A Spiritual Education?

A central aim of Steiner education is to develop, harmonise and unite the faculties of thought, feeling and action in the child, so that the foundations may be laid for mental adaptability, initiative and moral strength in adult life. The child is seen to have physical, emotional and spiritual needs as well as intellectual ones. The teaching and curriculum together seek to nourish all these aspects. So, what is the ‘spirit’? It can’t be seen, and it’s almost impossible to measure. Is it inside of us or around us? Is it our personal property, or something we share?


For the staff of Edinburgh Steiner School – one of over a thousand Steiner Waldorf schools worldwide – an appreciation of the spiritual dimension lies at the heart of everything they do. Steiner teachers, who are themselves on a path of learning and maturing, therefore need thorough and thoughtful answers to such questions as ‘what is the spirit?’ and ‘what counts as spiritual?’


Uniquely, Steiner schools have evolved a curriculum which is founded upon – indeed, is wholly informed by – a spiritual understanding of the nature and development of the human being, especially in childhood and adolescence – and in the adult teacher as a ‘reflective practitioner.’ Crucially, this understanding encompasses many of the things we cannot see.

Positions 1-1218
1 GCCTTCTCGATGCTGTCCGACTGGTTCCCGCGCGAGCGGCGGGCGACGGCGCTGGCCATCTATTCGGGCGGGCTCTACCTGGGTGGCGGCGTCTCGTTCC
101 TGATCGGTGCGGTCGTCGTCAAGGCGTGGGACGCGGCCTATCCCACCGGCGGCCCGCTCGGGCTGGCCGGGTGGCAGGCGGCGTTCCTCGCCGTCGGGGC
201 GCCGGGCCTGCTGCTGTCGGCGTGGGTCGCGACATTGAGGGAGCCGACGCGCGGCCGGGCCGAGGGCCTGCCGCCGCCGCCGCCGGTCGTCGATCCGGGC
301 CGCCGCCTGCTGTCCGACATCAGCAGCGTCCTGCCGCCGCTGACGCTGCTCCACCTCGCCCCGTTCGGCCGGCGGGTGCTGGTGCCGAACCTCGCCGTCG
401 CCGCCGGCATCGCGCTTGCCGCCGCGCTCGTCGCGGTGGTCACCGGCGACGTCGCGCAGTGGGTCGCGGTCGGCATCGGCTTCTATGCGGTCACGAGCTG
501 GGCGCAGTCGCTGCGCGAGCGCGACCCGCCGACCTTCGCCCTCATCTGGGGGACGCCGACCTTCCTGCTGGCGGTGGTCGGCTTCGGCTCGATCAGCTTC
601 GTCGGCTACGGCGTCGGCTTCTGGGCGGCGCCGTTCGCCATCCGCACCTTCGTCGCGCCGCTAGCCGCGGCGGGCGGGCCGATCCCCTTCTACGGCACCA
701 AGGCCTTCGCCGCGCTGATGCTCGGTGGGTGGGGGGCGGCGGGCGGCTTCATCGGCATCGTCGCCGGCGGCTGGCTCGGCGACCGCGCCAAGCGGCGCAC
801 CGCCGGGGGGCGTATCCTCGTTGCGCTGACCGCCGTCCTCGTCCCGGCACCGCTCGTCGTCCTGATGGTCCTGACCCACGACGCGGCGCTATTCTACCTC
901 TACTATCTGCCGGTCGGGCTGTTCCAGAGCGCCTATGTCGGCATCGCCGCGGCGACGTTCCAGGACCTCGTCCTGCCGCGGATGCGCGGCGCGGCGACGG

In Steiner Waldorf education, everything revolves around the human being, and the rhythms of the natural world. This is immediately apparent to anyone who visits a Steiner school. There are the gardening lessons, of course, and organic foods and raw wool. But there’s a lot more to ‘nature’ than soil and produce. There’s also ‘human’ nature.

Spend any time in a Steiner school classroom, and you will see teachers telling stories to the children, not reading to them off the page. This practice – this art – draws on the direct oral tradition to forge closer, more emotional bonds between the speaker and the listener. Not only that, but the story itself – its setting, theme or characters – will have been carefully selected to meet the learners in a particular phase of their spiritual development. The precise content of the story, in other words, may be less important than when and how it is told. When this distinctive, ineffable – almost magical – blend is gifted by the teachers, their spirit becomes the source of inspiration. This is no longer transmission—of information or skills from educator to learner—it is transfusion: the giving of the essences of life from one to another.